Opinion DC Comment 13 Dec 2019 Banks must follow th ...

Banks must follow the rules

DECCAN CHRONICLE.
Published Dec 13, 2019, 12:29 am IST
Updated Dec 13, 2019, 12:29 am IST
Though the divergence could stem from differences of opinion on when a loan is bad, it will have material impact on bank profits.
Reserve Bank of India (RBI).
 Reserve Bank of India (RBI).

Even four years after the Reserve Bank directed all banks to come clean on their financial health by declaring bad loans and making adequate provisions, nine banks, including the nation's largest, State Bank of India, have admitted to under-reporting bad loans to the extent of over Rs 20,000 crores in the financial year 2018-19. This under-reporting or divergence (as described by banks) was discovered during an RBI assessment. The errant banks, which disclosed this information to stock exchanges in compliance with Sebi regulations, include SBI, Central Bank of India, Union Bank of India, Bank of India, Indian Overseas Bank, UCO Bank, Indian Bank, Yes Bank and Lakshmi Vilas Bank.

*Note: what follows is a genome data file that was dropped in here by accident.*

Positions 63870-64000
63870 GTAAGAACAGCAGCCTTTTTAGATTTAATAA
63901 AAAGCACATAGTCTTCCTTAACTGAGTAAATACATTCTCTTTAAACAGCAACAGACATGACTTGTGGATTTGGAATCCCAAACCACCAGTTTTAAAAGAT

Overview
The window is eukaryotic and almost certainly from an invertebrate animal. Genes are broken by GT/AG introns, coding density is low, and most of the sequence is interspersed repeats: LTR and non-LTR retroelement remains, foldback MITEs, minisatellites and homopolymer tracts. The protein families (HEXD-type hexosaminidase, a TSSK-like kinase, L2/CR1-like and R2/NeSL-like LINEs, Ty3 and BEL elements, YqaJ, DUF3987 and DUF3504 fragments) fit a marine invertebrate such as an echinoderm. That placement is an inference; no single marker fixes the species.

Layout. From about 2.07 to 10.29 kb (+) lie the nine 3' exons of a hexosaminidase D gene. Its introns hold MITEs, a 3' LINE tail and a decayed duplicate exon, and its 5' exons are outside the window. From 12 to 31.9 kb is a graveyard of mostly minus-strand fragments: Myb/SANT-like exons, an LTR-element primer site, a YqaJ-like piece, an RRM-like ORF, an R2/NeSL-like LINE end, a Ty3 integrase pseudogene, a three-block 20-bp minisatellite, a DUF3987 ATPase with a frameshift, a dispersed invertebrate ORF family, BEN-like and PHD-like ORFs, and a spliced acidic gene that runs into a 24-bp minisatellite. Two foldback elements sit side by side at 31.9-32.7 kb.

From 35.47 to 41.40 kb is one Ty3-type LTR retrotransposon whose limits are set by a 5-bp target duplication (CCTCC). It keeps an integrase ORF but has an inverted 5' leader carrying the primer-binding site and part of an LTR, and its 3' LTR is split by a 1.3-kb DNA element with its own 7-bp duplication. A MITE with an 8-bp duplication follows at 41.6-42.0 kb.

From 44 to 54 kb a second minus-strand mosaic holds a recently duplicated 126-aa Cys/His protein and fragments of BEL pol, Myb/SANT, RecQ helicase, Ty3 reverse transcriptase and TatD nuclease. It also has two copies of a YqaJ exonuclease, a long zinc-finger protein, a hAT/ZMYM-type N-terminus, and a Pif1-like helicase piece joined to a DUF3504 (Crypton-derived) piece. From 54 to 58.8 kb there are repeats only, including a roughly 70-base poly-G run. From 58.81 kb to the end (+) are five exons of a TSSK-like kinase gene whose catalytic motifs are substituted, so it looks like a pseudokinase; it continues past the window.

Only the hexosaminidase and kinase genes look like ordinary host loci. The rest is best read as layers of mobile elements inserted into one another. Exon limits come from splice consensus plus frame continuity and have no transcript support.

Though the divergence could stem from differences of opinion on when a loan is bad, it will have material impact on bank profits. For instance, if SBI correctly declared its bad loans at the end of 2018-19, it would have to set aside Rs 12,036 crores for provisioning — resulting in a loss of Rs 6,968 crores instead of a profit after tax of Rs 862 crores as reported earlier. Public sector banks are typically conservative in recognising bad loans as lower profits mean lower tax outgo and lesser funds for lending. The banks, however, must understand that hiding such market sensitive information from investors amounts to fraud. Yet no action is expected against the banks.

 

At the macro level, the under-reporting of financial stress — like a government’s practice of hiding uncomfortable reports — shows that nobody has any idea about the country's real financial health. It seems the problem in the economy is deeper than what most people thought, and that it is heading directionless with the driver having his sight somewhere else.

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